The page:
Archive for the ‘history’ Category

Altamira to reopen to visitors

Tuesday, June 8th, 2010

Spain has decided to reopen the Altamira cave complex in Cantabria after eight years being closed to visitors, despite scientists warnings’ that heat from human visitors damages the art. Visits are to resume next year on a restricted basis. The main chamber at Altamira features 21 bisons painted in ochre, red and black, which seem to charge against a low, limestone ceiling. The site was declared a UNESCO world heritage site in 1985. The caves were first restricted and then closed after scientists warned that visitors’ body heat and carbon dioxide from breath were damaging the paintings, estimated to be 14,000 to 20,000 years old. El País

On seeing the paintings of bisons, horses, fawns and wild boars, Picasso famously proclaimed, ‘after Altamira, all is decadence’. A long line of great 20th century artists from Henry Moore to Miquel Barceló have been astonished and inspired by them. See also Altmira cave paintings

The caves are inscribed as masterpieces of creative genius and as the humanity’s earliest accomplished art. UNESCO

George Orwell in the Monegros

Saturday, May 29th, 2010

secs b4 d'storm by batiskafo.

George Orwell fought during the Spanish Civil War in the Sierra de Alcubierre in the Monegros on the Aragonese Front, during the freezing winter of 1937 (above photo by batiskafo on Flickr). He famously described his experiences in Homage to Catalonia. Unlike the diaries he wrote in the very late 1930s and 40s, which have a truly remarkable number of entries on natural history, he wrote unsurprisingly little on wildlife during his time in Spain. There are, however, a few interesting nature-related passages:

THE days grew hotter and even the nights grew tolerably warm. On a bullet-chipped tree in front of our parapet thick clusters of cherries were forming.  Bathing in the river ceased to be an agony and became almost a pleasure. Wild roses with pink blooms the size of saucers straggled over the shell-holes round Torre Fabian. Behind the line you met peasants wearing wild roses over their ears. In the evenings they used to go out with green nets, hunting quails. You spread the net over the tops of the grasses and then lay down and made a noise like a female quail. Any male quail that was within hearing then came running towards you, and when he was underneath the net you threw a stone to scare him, whereupon he sprang into the air and was entangled in the net. Apparently only male quails were caught, which struck me as unfair.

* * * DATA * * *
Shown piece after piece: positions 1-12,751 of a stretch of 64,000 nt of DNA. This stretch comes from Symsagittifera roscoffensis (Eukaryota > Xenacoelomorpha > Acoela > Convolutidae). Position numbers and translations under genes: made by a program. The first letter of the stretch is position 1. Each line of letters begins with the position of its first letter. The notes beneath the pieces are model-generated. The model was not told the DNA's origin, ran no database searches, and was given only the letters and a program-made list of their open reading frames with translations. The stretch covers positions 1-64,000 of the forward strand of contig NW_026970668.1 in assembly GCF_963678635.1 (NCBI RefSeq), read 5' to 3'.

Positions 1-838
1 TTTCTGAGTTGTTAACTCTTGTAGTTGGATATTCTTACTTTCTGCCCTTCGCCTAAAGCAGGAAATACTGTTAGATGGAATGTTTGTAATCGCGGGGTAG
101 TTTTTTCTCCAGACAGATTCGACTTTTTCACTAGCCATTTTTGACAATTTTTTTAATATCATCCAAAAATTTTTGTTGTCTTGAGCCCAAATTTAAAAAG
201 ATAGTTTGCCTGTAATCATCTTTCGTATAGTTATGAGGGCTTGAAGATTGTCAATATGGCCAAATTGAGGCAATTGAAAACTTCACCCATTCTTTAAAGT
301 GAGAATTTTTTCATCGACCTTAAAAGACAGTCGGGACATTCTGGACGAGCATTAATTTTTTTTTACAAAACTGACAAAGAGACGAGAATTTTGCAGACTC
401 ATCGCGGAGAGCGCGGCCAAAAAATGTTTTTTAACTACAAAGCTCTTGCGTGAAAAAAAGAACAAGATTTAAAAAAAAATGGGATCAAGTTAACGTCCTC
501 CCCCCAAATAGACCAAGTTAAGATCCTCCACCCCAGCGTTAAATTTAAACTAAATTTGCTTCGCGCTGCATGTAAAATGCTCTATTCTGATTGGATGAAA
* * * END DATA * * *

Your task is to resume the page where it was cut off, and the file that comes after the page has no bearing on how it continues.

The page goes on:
…and on the geography of the Monegros:

As the road struck into the sierra we branched off to the right and climbed a narrow mule-track that wound round the mountain-side. The hills in that part of Spain are of a queer formation, horseshoe-shaped with flattish tops and very steep sides running down into immense ravines. On the higher slopes nothing grows except stunted shrubs and heath, with the white bones of the limestone sticking out everywhere. The front line here was not a continuous line of trenches, which would have been impossible in such mountainous country; it was simply a chain of fortified posts, always known as ‘positions’, perched on each hill-top. In the distance you could see our ‘position’ at the crown of the horseshoe; a ragged barricade of sand-bags, a red flag fluttering, the smoke of dug-out fires. A little nearer, and you could smell a sickening sweetish stink that lived in my nostrils for weeks afterwards. Into the cleft immediately behind the position all the refuse of months had been tipped–a deep festering bed of breadcrusts, excrement, and rusty tins.

and on the hills and the lack of birds

Often in the mornings the valley was hidden under seas of cloud, out of which the hills rose flat and blue, giving the landscape a strange resemblance to a photographic negative. Beyond Huesca there were more hills of the same formation as our own, streaked with a pattern of snow which altered day by day. In the far distance the monstrous peaks of the Pyrenees, where the snow never melts, seemed to float upon nothing. Even down in the plain everything looked dead and bare. The hills opposite us were grey and wrinkled like the skins of elephants. Almost always the sky was empty of birds. I do not think I have ever seen a country where there were so few birds. The only birds one saw at any time were a kind of magpie, and the coveys of partridges that startled one at night with their sudden whirring, and, very rarely, the flights of eagles that drifted slowly over, generally followed by rifle-shots which they did not deign to notice.